Nature is weird. But conservation is weirder. Really, really, really, weird.
Previously on Cool Green Science, we brought you seven examples of how conservationists have to get a little weird when trying to save endangered or threatened wildlife. Time marches on, extinction looms, and the weirdness gets weirder. Below are even more snippets from the (weird) annals of conservation, and we hope you’ll share your favorites in the comments below.
Playing Bait & Switch with Rhino Horns
Consumers of illegal rhino horn products might be in for a bit of a nasty gastrointestinal shock. In an effort to protect their population of rhinos from poachers, the South Africa’s Sabi Sand Game Reserve is injecting parasiticides and pink dye into their rhinos’ horns. The chemical cocktail isn’t lethal (to humans or the rhinos) but it will send anyone that ingests powdered horn racing for the nearest restroom. Reserve staff have already treated more than 100 rhinos and put up sign warning poachers of the treatment.
Meanwhile, a biotech firm is attempting to produce synthetic rhino horn that’s genetically indistinguishable from the real thing. The plan is to take keratin — the substance that makes up hair, nails, and horn — add rhinoceros DNA, and then use a three-dimensional printer to craft a synthetic horn. The hope is that by flooding the market with synthetic products, they could drive down the price of real horn and ease demand. But critics point out that the exact opposite could happen, and synthetic horn could cause demand to skyrocket.
Using Bananas' Bacteria to Save Bats
The cure for a devastating wildlife disease might be sitting in your kitchen fruit basket.
It all started when researchers at Georgia State University accidentally discovered that a bacterium on bananas inhibits the growth of fungus. That’s good news for North American bats, which are currently battling an epidemic fungus called white-nose syndrome that has already killed an estimated 5.7 million bats in just a few years.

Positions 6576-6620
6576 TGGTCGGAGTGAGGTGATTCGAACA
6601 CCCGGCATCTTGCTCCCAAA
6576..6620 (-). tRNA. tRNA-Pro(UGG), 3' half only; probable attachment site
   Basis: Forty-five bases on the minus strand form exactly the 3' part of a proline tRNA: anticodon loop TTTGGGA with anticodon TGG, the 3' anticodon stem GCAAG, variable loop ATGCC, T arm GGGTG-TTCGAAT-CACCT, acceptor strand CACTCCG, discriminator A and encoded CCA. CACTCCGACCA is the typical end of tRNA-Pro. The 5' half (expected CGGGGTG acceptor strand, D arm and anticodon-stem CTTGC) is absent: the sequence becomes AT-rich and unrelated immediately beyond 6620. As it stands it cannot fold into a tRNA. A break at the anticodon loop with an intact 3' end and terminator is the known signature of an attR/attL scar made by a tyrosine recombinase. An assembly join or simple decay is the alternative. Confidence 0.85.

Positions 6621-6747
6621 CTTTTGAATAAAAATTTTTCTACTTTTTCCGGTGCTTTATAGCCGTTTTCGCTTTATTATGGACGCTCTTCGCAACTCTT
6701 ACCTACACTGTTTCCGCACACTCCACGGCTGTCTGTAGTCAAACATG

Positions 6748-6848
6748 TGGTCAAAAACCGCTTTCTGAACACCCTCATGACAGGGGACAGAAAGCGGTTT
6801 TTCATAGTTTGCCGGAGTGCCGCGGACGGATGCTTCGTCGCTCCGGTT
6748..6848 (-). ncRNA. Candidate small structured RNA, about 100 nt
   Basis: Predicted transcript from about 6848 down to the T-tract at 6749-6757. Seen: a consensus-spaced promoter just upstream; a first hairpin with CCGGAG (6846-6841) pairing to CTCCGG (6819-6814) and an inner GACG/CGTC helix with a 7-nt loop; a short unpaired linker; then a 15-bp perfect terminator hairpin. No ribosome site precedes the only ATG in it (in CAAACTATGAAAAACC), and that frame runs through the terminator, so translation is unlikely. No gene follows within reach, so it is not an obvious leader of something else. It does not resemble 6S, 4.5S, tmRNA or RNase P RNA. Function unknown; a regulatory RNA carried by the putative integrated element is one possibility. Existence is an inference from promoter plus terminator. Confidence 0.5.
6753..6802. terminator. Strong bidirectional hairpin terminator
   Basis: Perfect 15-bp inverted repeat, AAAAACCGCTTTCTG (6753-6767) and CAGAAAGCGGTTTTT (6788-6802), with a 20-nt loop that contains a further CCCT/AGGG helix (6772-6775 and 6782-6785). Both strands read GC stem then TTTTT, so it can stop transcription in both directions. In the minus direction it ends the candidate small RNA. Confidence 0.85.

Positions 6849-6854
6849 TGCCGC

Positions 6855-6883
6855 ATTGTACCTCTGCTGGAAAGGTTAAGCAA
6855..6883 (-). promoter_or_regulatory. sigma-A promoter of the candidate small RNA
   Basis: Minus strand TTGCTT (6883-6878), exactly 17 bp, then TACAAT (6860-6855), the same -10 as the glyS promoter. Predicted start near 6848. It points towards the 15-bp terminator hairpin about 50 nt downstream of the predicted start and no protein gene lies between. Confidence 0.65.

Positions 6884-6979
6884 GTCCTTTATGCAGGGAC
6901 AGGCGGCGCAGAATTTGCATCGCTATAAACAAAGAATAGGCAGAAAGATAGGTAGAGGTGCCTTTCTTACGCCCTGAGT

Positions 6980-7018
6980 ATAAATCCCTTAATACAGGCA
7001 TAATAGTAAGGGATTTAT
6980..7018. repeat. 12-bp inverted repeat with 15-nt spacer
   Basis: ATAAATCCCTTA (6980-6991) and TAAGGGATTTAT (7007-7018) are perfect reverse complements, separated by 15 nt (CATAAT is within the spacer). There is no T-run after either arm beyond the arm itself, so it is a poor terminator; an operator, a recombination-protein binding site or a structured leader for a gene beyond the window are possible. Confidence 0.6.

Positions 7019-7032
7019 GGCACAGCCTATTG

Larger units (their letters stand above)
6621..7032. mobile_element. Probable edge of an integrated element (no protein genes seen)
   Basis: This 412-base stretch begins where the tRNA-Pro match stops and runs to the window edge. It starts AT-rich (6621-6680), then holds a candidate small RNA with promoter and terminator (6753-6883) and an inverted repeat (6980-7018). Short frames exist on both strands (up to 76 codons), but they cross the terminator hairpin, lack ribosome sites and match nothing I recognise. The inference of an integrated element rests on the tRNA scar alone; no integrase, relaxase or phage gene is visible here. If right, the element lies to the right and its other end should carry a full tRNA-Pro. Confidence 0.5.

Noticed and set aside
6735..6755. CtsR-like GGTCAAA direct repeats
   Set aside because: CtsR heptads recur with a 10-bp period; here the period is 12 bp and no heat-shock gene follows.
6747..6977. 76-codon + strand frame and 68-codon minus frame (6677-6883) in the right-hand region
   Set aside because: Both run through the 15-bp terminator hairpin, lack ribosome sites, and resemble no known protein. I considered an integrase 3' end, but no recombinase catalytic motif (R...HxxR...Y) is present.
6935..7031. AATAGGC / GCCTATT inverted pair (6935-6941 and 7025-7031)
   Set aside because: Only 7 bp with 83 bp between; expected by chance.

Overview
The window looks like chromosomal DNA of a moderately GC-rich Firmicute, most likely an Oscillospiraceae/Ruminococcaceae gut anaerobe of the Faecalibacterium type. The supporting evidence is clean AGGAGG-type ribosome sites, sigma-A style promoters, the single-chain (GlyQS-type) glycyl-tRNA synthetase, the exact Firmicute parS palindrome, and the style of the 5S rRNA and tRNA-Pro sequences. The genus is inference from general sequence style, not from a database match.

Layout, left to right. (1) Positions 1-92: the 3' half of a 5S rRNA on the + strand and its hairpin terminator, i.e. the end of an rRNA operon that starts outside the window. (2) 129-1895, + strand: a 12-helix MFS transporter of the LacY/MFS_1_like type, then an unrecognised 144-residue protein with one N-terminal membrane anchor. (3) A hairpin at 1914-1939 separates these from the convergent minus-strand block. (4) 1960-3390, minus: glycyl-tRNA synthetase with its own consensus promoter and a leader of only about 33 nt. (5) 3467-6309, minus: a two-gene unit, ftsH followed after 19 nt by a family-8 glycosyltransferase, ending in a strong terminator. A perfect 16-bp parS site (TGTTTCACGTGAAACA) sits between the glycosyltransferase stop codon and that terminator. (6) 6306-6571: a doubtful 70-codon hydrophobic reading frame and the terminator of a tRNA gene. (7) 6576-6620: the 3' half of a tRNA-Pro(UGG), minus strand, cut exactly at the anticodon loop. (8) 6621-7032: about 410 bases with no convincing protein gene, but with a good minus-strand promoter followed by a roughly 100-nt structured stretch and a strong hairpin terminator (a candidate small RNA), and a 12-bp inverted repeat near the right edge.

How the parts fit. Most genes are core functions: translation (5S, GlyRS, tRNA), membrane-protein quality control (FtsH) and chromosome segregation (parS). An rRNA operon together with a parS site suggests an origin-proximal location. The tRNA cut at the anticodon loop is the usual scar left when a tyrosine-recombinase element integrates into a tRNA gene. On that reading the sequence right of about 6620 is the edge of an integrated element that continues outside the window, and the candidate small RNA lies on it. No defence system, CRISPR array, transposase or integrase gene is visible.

Bat Conservation International, The Nature Conservancy, and the U.S. Forest Service teamed up with the researchers to turn this bacterium into a treatment for white-nose syndrome. For more, check out our story on how the first 75 successfully treated bats were released last year.
Tricking Flamingos With Their Own Reflection
Zookeepers in England were having trouble getting a pair of Lesser Flamingos to breed successfully in captivity. The pair would lay eggs, but their parenting skills were rather atrocious — they’d smash the eggs and kick them out of the nest. Lesser Flamingos usually breed in flocks of tens of thousands of birds, but the zoo had only 34 pairs. Suspecting that the old saying “It takes a village” might be true, zookeepers gathered 50 spare mirrors and set them up in the bird’s enclose to give the illusion of a flock. Other captive breeding programs use similar techniques, including keeping injured birds company while they recover.
Crafting Custom Kiwi Deodorant
Meet the kiwi: the adorable, flightless bird from New Zealand that reeks of mushrooms. Yes, really.
Cool Green Science staff can’t verify this firsthand (unfortunately), but apparently some species of kiwis and their nests have a distinctive mushroomy smell thanks to the wax the birds secrete to preen their plumage. All five species of kiwi are endangered, thanks to the usual combination of habitat destruction, invasive predators, and human idiocy.